Fitness trackers monitor your heartbeat and sleep, measure your steps, and connect the user to a larger ecosystem of goal-setting, diet-tracking and other health-related activities. But just how secure are these devices? How do they protect sensitive data such as the health information they collect about you?
These devices are designed to display aggregate fitness information automatically on connected mobile devices and, more often than not, on websites controlled by the manufacturers or service providers. This automatic collection and dissemination of data all began with the monitoring of steps a person took in a day.
From one person to millions of users is a huge jump but, as you have probably already encountered in your neighborhood, wearables and internet-connected physical devices, vehicles and home appliances – collectively called the Internet of Things (IoT) devices – are becoming increasingly popular. Talking just specifically about wearables, the numbers are staggering: between 2016 and 2017 vendors shipped an estimated 220 million units.
Considering the high adoption rate of wearables and the security flaws they carry, market research firm Gartner estimates that worldwide spending on IoT security will reach $1.5 billion in 2018 and $3.1 billion by 2021.
The Problem With Wearables
When it comes to hardware, seven out of eight wearable devices have shown signs of information leak, according to research led by Open Effect with significant contributions from the Citizen Lab at the Munk School of Global Affairs at the University of Toronto. One of the existing problems is that these devices emit persistent unique identifiers – a Bluetooth Media Access Control address – that exposes their wearers to long-term location tracking.
While this can be addressed, what's more alarming is that the applications aggregating the all data these devices collect have security vulnerabilities that enable unauthorized third parties to read, write, and delete user data.
Health Data Leaked
You might be surprised, but your credit card details aren't the only valuable pieces of information that hackers are after. Health records can also be sold for good money on the dark web. In fact, healthcare data breaches have more than doubled in a single year, according to the 2018 Thales Healthcare Threat Report.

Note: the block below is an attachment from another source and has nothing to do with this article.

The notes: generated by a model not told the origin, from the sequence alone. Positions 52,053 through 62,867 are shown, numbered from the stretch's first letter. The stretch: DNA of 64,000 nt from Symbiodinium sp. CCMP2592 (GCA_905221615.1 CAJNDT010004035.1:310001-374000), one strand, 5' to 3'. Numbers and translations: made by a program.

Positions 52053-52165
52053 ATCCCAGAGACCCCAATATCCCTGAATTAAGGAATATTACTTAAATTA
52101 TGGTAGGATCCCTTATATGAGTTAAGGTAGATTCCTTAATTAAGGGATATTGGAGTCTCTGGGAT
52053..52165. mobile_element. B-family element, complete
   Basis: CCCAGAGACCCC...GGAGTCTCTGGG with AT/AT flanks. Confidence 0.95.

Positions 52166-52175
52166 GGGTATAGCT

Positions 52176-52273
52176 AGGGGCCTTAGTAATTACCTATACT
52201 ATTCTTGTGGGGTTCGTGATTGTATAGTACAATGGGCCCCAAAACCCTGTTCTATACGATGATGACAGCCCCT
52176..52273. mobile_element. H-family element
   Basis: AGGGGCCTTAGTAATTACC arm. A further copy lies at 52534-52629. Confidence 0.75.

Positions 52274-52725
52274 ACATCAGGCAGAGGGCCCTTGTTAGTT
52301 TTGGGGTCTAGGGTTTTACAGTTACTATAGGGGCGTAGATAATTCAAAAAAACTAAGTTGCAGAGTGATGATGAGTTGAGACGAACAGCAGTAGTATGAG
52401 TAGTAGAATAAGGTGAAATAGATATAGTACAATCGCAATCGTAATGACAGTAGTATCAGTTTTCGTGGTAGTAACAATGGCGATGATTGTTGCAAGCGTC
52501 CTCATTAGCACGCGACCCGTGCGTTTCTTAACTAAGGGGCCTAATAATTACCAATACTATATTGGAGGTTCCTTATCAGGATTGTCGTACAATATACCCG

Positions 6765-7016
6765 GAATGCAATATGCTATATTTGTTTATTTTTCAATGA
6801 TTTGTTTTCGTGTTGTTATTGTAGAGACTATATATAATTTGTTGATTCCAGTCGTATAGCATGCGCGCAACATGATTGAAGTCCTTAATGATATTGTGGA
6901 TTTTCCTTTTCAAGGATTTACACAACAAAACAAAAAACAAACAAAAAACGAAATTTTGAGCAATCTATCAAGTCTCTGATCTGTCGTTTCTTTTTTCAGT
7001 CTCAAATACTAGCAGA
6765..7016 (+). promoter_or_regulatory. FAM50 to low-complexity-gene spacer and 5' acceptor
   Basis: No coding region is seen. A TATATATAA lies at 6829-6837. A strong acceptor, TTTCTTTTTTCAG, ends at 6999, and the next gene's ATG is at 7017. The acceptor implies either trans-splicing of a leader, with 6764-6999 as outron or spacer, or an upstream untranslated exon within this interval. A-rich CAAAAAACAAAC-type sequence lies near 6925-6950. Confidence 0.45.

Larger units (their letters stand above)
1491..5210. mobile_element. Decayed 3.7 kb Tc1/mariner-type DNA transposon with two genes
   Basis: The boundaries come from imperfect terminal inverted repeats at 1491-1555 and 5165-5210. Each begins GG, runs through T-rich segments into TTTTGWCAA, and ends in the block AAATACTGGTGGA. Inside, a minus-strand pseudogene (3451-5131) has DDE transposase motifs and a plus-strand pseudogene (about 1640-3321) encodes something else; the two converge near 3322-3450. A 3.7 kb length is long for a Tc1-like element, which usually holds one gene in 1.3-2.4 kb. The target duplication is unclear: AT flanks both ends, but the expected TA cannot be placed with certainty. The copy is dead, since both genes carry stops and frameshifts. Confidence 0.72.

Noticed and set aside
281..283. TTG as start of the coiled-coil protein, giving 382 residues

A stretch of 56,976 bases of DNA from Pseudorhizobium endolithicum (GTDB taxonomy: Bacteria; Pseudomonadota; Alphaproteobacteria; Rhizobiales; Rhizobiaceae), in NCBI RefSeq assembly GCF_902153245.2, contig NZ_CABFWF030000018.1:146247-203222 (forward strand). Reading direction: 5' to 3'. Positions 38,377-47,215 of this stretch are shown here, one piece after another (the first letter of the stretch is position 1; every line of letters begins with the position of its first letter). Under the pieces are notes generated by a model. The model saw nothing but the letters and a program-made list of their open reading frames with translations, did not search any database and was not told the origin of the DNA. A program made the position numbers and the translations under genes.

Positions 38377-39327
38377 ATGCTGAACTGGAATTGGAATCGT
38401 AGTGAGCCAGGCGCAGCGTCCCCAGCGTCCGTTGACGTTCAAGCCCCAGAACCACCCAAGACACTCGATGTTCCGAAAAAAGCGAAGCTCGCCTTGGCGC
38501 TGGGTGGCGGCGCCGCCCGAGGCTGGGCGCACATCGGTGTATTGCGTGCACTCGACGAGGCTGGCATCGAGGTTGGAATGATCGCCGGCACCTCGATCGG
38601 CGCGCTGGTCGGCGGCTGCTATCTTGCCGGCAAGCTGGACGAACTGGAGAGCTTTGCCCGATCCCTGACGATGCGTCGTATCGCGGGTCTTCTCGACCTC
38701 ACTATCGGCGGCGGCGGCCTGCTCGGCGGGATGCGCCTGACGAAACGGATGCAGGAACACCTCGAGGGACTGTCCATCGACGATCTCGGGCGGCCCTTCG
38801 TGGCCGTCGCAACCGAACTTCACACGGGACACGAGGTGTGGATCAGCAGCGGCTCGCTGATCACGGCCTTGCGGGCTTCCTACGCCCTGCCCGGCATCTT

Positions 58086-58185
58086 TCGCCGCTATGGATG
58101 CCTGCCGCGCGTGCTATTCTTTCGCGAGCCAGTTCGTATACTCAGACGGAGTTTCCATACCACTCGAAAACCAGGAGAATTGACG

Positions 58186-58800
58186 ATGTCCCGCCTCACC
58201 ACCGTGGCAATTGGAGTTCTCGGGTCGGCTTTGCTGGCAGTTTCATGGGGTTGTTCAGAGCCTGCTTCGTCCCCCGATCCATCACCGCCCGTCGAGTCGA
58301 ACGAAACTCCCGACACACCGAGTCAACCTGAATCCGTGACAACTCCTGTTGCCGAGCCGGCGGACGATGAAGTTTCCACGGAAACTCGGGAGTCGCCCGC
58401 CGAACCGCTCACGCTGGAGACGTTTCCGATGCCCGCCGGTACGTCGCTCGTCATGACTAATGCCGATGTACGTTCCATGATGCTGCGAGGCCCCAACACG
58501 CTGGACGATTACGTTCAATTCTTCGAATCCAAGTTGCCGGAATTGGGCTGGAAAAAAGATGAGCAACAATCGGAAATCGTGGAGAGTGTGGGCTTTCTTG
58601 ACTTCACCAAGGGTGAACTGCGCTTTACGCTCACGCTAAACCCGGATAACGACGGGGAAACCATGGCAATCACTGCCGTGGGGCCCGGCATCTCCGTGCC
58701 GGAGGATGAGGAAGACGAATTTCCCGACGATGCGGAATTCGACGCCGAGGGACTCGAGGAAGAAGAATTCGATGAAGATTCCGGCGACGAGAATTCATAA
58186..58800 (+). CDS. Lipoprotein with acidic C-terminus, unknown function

The report suggests that the digital transformation while enabling better healthcare also creates new risks that need to be addressed in order to protect user data. The use of the cloud, big data, and IoT devices allows organizations to better create and manage data and store information more efficiently, but how that data is stored, well, that’s what creates a problem.
The use of this technology creates the need to use third-party services such as a cloud vendor infrastructure or cloud-based platforms alongside internet-connected heart-rate monitors, implantable defibrillators, and the like. All these new technologies represent an attack opportunity for hackers.
To understand the risks, consider the popular MyFitnessPal data breach. Under Armour's MyFitnessPal platform allows users to connect various other third-party fitness trackers to their account – such as the Endomoto Sports Tracker or Garmin Connect – meaning that it’s only necessary to access a single platform to collate all the data together. The problem is that MyFitnessPal alongside other similar platforms uses a web interface, meaning that your data isn’t stored locally on the device and could therefore end up exposed to hackers if not properly protected. It's never good whenever your data is stored anywhere online, but especially so when we are talking about the data of 150 million people.
What Can You Do to Protect Your Data?
The only way you can be sure no stranger can access your data is by storing it locally, but this way you will miss out on many of the convenient features such fitness platforms provide. That's why many users accept the threat that comes from being exposed but still take necessary measures to lower the risk.
The first line of defense is your password, so make sure you generate a unique, cryptographically secure password and store it using a password manager. Secondly, read the platform's security policy and the measures that are taken to protect your data. You'd want to ensure at least a hash combined with salt (and pepper) is used to protect your data.
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